Eastern Orthodoxy

Orthodox churches use long, thin candles, which are placed in round containers.

In the Eastern Orthodox Church, candles are lit before icons, usually of Jesus Christ or the Theotokos. Usually Orthodox churches only use long, thin candles. These are usually placed in round containers, having either various sockets to hold the candles, or in a container filled with sand in which the worshipers place their candles. Orthodox churches will usually have a separate place to put candles lit for the departed; Anglican and Roman Catholic churches make no such distinction.


Lutheran churches may use votive candles which may be lit at home, as a part of personal or family devotions, or at the church. They are usually lit on the altar rails, or in front of the altar cross. They are also often lit during the liturgy of Good Friday.

Votive candle holder stands before an icon of Christ in a Church of Sweden parish church in Skellefteå, Sweden.

Within the Nordic Lutheran churches of Sweden, Norway, Denmark and Finland, all High Church Lutheran denominations, the use of votive candles is commonplace and most, if not all, churches and chapels will have a votive candle holder (Swedish: Ljusbärare). These are somewhat similar to the Eastern Orthodox type, usually a round metal frame with several sockets surrounding a central, larger candle on which to light the votive candles. As in Eastern Orthodox Churches, Nordic Lutheran votive candles are also long and thin.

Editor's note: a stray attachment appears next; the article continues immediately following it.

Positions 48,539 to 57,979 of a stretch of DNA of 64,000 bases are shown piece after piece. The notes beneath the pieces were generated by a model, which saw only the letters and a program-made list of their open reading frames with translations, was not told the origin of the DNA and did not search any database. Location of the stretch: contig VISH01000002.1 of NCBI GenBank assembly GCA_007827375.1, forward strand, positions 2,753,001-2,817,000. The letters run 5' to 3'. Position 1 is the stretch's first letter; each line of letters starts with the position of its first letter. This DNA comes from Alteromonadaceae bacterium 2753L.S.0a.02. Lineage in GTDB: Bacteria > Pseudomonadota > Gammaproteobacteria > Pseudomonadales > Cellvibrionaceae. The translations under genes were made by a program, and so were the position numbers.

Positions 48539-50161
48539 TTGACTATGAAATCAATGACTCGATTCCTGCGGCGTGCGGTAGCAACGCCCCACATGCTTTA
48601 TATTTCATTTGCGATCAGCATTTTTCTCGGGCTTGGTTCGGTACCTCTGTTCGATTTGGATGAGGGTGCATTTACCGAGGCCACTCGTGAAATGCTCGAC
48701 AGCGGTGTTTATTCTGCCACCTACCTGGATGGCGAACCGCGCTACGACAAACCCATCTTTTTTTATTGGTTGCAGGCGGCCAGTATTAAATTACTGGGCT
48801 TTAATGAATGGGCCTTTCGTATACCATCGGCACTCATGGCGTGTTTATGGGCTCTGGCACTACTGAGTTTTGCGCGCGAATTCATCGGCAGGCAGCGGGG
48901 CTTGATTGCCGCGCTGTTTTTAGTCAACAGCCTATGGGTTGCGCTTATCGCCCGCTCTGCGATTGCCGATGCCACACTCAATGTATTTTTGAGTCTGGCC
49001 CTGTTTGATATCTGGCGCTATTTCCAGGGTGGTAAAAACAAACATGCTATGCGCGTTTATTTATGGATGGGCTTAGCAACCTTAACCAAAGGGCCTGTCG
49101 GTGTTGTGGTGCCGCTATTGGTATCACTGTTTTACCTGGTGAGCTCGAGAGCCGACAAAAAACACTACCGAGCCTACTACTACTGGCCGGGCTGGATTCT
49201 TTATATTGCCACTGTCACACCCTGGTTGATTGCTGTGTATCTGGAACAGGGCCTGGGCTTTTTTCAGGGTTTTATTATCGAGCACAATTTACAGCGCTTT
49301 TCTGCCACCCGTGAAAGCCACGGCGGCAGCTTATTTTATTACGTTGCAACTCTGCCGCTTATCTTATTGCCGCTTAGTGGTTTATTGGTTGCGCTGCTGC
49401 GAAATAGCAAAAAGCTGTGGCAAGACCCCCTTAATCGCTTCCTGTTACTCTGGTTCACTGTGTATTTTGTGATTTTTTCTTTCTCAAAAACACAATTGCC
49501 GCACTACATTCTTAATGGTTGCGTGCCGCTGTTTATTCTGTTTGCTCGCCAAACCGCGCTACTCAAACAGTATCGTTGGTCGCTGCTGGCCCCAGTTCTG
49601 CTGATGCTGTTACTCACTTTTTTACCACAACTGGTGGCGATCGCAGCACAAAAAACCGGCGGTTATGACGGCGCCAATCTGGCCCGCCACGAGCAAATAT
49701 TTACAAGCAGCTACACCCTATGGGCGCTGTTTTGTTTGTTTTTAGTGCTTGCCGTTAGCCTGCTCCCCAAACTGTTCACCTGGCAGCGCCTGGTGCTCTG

In the United Methodist Church, those churches which worship in the High Church tradition make use of votive candles. During the liturgical celebration of Allhallowtide, especially on All Saints' Day (All Hallows' Day), votive candles are lit and a prayer is said for each person of the congregation who has died that year.[8]

Secular adaptions

In the 2010s, votive candles have been sold with celebrities or political figures fashioned to look like saints.[9] Some secular subjects of votive candles include Ruth Bader Ginsburg and Jonathan Van Ness.[9] The secular appropriation of votive candles, a religious symbol, has caused controversy. Kim Kardashian faced backlash after selling an $18 votive candle with her face in the likeness of the Virgin Mary.[10] In 2019, Vox wrote that "by replacing a saint with a celebrity that is outright silly (like Steve Buscemi or Harambe the gorilla), you are dismissing the function of the prayer candle altogether." Bill Donohue of the Catholic League said he didn't find the candles offensive. "By definition, a celebrity doesn't need a PR presence, so the likely motivating force is narcissism," he says. "By ripping off Catholic iconography, these celebs pay a backhanded compliment to the Catholic Church in their quest for notoriety."[9]